A Surrejoinder To David Rausch’s Rejoinder -- By: Timothy P. Weber
JETS 24:1 (March 1981) p. 79
A Surrejoinder To David Rausch’s Rejoinder
Though I never considered David Rausch’s original article to be a personal attack, after reading his rejoinder I am beginning to get a little suspicious. Rausch initially criticized a few pages’ worth of my views on the relationship between Jews and premillennialists. Now he takes issue with my whole book.
It is safe to say that Rausch does not care for my Living in the Shadow of the Second Coming. He calls it shoddy, shallow, simplistic, inaccurate, insensitive, imprecise and pejorative. He thinks my main thesis is a psychological fantasy, states that I portray premillennialists as ethereal, slinking robots (an interesting image, to say the least), and claims to have located the thousands of pages I did not read while I did my research. He does not even like the book’s title and assures us that Arno C. Gaebelein (who died in 1945) would not have liked it either. If Rausch is right about all this, somebody ought to put my book out of its misery. After reading his analysis, one might seriously wonder how the manuscript ever sneaked by a dissertation committee at the University of Chicago, the editors of Oxford University Press, and so many book reviewers (including some premillennialists)—all of whom rather liked it.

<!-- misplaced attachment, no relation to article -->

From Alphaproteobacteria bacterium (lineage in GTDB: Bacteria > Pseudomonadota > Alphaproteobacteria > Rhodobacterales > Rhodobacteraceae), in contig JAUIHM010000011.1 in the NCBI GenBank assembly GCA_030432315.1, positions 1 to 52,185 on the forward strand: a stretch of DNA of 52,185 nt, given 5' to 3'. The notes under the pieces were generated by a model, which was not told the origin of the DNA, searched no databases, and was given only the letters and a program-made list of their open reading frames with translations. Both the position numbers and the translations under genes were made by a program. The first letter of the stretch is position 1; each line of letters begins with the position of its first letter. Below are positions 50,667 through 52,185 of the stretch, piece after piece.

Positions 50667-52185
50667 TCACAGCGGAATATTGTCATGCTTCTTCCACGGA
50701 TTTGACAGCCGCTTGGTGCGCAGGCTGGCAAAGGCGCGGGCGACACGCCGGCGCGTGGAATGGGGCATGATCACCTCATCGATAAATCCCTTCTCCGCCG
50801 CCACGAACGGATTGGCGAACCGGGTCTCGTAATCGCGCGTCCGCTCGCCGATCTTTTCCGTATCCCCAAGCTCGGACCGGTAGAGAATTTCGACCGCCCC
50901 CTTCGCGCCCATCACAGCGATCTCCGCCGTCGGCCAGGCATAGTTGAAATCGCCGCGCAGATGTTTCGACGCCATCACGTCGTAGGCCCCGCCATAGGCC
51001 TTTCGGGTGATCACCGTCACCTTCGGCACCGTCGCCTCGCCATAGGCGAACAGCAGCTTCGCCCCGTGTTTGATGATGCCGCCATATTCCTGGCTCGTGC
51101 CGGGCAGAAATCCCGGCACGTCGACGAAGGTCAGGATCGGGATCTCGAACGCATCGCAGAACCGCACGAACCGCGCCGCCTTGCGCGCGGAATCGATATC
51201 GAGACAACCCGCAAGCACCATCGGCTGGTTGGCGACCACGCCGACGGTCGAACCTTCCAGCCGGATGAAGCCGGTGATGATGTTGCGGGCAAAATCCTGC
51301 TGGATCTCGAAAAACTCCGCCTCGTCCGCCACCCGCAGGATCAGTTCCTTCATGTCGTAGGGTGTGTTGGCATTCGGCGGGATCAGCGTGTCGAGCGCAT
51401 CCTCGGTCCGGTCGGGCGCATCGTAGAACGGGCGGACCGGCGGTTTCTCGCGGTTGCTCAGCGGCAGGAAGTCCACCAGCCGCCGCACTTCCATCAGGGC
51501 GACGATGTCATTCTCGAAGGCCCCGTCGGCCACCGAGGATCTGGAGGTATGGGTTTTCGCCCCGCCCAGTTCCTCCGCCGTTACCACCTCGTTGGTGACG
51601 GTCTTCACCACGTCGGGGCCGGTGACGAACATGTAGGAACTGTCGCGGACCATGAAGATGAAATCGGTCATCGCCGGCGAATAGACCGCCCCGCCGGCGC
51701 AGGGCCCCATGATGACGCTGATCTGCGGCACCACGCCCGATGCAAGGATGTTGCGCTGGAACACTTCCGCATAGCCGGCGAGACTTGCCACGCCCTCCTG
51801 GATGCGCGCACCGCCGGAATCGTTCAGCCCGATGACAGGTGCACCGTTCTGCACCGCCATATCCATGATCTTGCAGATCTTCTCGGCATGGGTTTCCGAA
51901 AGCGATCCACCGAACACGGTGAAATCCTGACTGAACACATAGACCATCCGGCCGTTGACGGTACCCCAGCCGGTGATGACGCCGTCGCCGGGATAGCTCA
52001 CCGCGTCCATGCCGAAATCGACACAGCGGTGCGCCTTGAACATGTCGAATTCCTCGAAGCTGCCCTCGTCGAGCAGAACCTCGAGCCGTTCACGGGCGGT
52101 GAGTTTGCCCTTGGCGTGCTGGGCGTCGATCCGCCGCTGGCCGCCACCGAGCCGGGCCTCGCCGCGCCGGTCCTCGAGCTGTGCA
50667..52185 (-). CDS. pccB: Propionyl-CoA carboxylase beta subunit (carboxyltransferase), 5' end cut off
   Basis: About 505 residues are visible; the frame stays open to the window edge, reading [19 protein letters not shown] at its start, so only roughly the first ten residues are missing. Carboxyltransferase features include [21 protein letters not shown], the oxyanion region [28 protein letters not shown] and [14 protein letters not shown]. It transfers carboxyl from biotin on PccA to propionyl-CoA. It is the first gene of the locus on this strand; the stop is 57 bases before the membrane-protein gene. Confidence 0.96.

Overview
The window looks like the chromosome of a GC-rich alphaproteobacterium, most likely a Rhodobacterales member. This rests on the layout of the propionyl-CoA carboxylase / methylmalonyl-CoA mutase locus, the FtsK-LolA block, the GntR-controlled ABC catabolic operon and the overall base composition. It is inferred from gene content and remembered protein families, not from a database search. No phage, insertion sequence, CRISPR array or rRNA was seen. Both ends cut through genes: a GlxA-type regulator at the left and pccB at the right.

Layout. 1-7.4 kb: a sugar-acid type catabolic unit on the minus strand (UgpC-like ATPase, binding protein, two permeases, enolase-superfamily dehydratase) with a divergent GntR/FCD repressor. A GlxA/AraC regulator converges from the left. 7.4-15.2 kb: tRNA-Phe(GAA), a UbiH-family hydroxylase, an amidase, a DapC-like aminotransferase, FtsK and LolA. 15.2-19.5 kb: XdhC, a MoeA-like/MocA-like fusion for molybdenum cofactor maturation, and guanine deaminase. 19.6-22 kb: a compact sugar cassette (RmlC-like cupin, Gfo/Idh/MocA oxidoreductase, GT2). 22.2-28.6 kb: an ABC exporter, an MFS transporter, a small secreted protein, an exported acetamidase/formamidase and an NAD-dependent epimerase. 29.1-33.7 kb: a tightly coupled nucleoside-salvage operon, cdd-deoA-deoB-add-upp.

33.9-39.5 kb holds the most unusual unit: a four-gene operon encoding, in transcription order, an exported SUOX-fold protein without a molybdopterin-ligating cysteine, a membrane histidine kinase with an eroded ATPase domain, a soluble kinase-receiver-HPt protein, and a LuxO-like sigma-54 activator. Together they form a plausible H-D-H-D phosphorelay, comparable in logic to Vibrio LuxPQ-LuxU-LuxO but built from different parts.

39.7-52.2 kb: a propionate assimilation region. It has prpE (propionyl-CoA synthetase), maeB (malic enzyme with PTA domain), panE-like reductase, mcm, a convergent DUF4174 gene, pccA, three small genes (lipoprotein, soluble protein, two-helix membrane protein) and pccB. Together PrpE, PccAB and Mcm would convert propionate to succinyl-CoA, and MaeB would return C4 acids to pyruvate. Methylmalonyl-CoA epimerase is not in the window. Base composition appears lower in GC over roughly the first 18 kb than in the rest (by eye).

One side of me would like to give a detailed, blow-by-blow response to Rausch’s rejoinder. But his arguments are so ad hominem and personally directed that it would be hard to do so without sounding overly defensive and self-serving. I will gladly leave it to the readers of JETS and my book to judge the spirit and validity of the bulk of Rausch’s comments. Though I choose not to answer Rausch in kind, I would like to draw attention to some of the more substantive issues in his rejoinder.
First, I am surprised by Rausch’s claim that I caricature premillennialists in such a distorted and negative way. As indicated in my introduction, I wrote to correct those who “present premillennialism as a reactionary movement of the socially disinherited, psychologically disturbed, and theologically naive.1
Throughout the book, I endeavored to show that
premillennialism must be seen as an authentic part of the conservative evangelical movement at the end of the nineteenth century that gained popularity among those conservatives who favored a rather literalistic interpretation of Scripture, and who recognized in premillennialism a way to remain both biblical and evangelical under difficult circumstances.2
With the exception of Rausch, no reviewer has called the book a negative or unsym...
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